Climate denial By Huma Yusuf


GREENLAND’S ice sheet melted more in 2019 than any previous year on record. It was easy to miss this news, amidst more seemingly pressing reports of pandemics and populists, recessions and revolutions. What could be more distant than Greenland? Wasn’t your reaction to the first sentence of this column: who cares?

That’s how a growing global army of climate deniers wants you to respond. Even as empirical evidence of the accelerating pace of climate change stacks up, climate scepticism is growing. This manifests as concerted efforts to undermine the scientific consensus on man-made global warming and climate change. The clear links between the spread of the coronavirus (and other zoonotic diseases) and the impacts of climate change, particularly animal habitat fragmentation, have also failed to lay climate change denial to rest.

There are many drivers for climate change denial, the most powerful being the cynical efforts of vested interests. The world’s five largest publicly owned oil and gas companies spend approximately $200m a year to lobby against climate-friendly policies. They also fund groups — with the veneer of NGOs and CSOs — to proactively spread misinformation about climate change (including shocking fallacies such as the contention that increasing carbon dioxide levels are good for the planet and its inhabitants).

Such negation of fact is bolstered by siloed economic analysis, which has given traction to the idea that climate change is too expensive to mitigate (without, for example, similarly analysing the cost to national GDPs of fossil fuel subsidies).

Domestic and international political dyna­mics also facilitate climate change denial, both directly and indirectly. In places like the US, where views on climate change are polarised along political lines, one’s perspective is likely dictated by party affiliation rather than an understanding of scientific data. In other Western contexts, the prevalence of libertarians and conservatives who champion small government and minimal regulation leads to a rejection of pro-climate policies owing to their necessarily top-down, wide-ranging nature, rather than their substance.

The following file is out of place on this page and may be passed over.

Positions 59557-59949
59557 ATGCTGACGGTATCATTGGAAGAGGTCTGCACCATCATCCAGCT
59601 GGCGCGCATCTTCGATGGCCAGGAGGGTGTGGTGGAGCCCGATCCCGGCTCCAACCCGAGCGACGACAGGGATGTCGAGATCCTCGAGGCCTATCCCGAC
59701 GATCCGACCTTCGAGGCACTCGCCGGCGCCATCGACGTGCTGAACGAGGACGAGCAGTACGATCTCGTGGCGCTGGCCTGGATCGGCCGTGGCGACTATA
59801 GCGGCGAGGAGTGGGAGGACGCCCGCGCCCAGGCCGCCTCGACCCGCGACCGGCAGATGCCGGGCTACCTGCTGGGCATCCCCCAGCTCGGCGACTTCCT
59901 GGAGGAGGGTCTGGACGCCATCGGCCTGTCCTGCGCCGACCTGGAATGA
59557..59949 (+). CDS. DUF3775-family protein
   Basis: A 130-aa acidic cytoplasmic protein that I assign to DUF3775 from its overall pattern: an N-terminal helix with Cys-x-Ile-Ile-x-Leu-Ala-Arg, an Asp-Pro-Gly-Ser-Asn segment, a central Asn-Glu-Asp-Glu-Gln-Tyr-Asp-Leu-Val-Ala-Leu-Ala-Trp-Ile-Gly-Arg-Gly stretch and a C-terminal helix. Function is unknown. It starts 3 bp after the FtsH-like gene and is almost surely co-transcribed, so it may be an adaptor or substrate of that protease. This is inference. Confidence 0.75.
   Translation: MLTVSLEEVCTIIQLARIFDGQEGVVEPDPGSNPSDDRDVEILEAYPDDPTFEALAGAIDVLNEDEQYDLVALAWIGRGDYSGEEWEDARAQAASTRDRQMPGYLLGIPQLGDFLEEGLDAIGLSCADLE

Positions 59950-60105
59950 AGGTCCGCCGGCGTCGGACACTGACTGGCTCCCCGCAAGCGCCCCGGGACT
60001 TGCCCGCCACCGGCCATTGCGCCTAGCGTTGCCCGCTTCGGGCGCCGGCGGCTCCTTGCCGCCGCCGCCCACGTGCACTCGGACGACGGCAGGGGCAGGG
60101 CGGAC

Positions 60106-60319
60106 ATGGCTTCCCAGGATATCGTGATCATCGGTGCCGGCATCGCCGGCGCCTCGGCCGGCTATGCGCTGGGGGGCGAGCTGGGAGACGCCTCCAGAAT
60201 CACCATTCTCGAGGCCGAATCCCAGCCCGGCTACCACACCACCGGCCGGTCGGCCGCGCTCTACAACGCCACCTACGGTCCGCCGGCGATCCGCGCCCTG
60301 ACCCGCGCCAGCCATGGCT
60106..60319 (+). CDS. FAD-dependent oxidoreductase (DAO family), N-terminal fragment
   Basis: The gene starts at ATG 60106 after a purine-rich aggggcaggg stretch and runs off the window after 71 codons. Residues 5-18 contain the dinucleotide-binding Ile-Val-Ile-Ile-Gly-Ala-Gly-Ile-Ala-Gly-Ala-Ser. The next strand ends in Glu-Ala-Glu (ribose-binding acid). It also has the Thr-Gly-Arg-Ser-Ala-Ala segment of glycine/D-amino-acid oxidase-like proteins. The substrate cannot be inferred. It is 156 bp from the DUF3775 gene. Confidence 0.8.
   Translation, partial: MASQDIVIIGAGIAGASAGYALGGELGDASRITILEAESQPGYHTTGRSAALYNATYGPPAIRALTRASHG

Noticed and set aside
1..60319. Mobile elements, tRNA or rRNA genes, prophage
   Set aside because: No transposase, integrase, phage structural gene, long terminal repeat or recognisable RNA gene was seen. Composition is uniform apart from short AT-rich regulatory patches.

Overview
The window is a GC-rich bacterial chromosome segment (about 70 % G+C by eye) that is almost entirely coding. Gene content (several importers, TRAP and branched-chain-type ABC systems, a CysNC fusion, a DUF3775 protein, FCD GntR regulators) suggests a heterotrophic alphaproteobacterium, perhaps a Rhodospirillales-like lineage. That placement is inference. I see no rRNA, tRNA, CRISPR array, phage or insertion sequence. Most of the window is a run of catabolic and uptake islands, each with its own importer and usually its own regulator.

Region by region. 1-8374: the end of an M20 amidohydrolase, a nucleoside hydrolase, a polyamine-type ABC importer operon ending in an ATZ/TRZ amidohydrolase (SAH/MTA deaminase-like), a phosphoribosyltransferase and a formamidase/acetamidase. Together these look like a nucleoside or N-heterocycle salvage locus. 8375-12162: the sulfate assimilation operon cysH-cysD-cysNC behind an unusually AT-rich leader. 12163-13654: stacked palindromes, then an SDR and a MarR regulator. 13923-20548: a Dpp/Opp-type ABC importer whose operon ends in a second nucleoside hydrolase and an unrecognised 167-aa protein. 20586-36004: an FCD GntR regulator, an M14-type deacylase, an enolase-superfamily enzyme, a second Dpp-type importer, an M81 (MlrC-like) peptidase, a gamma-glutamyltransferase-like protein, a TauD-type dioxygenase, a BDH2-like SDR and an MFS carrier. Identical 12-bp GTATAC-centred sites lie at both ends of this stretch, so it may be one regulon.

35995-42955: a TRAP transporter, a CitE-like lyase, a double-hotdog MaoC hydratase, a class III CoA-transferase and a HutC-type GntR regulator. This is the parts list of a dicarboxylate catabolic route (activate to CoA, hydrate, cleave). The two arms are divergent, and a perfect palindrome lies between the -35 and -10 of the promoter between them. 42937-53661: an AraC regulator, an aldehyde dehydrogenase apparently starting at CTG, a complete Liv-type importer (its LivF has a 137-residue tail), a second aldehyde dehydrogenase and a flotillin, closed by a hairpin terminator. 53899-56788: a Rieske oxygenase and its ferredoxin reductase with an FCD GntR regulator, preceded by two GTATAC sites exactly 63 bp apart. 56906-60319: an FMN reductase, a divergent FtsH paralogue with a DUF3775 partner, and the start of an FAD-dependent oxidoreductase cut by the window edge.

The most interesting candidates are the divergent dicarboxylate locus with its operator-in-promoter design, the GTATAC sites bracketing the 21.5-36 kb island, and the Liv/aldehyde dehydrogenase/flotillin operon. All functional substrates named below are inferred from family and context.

Deep-seated religio-cultural reasons also play a part. For example, in the US, conservative Christians deny climate change on the basis that interference with the divine course is a form of faithlessness, or because of apocalyptic beliefs.

On the global stage, climate change denial is spurred by countries making false equivalences when faced with multilateral demands to reduce greenhouse gas emissions. The ‘we won’t do it if they don’t’ argument deployed by high-polluting Western countries is a form of climate change denial because it ignores the fact that developed economies are the greatest polluters (consider China’s share of emissions, at 28 per cent, versus Africa’s, at under 4pc).

The current global media landscape also enables climate change deniers. For instance, the social media platform Facebook has climate- and science-focused fact-checkers, which should be a good antidote to the spread of inaccurate information about climate change. However, the platform’s wider policies work in favour of deniers. Facebook does not fact-check opinion-based content, so as long as climate-related misinformation is packaged as a point of view, it can run rampant.

Climate scientists seeking to refute inaccuracies on social media are in a bind. Their posts and videos that draw on peer-reviewed, data-based findings published in academic journals are also presented as ‘opinions’, dragging them down to the same level as climate sceptics’ propaganda. In the US, Facebook’s policies have deemed climate change to be a political issue, and climate scientists see­k­­­ing to share reli­­­­able information are ei­ther required to register as political organisations or share personal inf­ormation that could leave them vulnerable to harassment. Some who have failed to do so have found their accounts blocked.

Climate change denial is not (yet) rampant or politicised in Pakistan; indeed, the country in July celebrated achieving the UN Climate Action Sustainable Development Goal (SDG-13) a decade earlier than the 2030 deadline. Our green policies are headed in the right direction. But climate change is a global phenomenon, and as the fifth-most vulnerable country in the world to climate change, we should do what we can to counteract deniers elsewhere. Ideally, this should be a prioritised foreign policy goal.

Pakistan also has its fair share of deniers and conspiracy theorists on myriad other topics, whether Covid-19 or polio, geopolitics or national security, free speech or minority rights. One key lesson we can learn from climate change denial is that it is not an organic or inherently legitimate phenomenon. Dig deep, and you can see why it persists, which is the first step to tackling it. The same approach can be applied to dismantling other misinformed positions.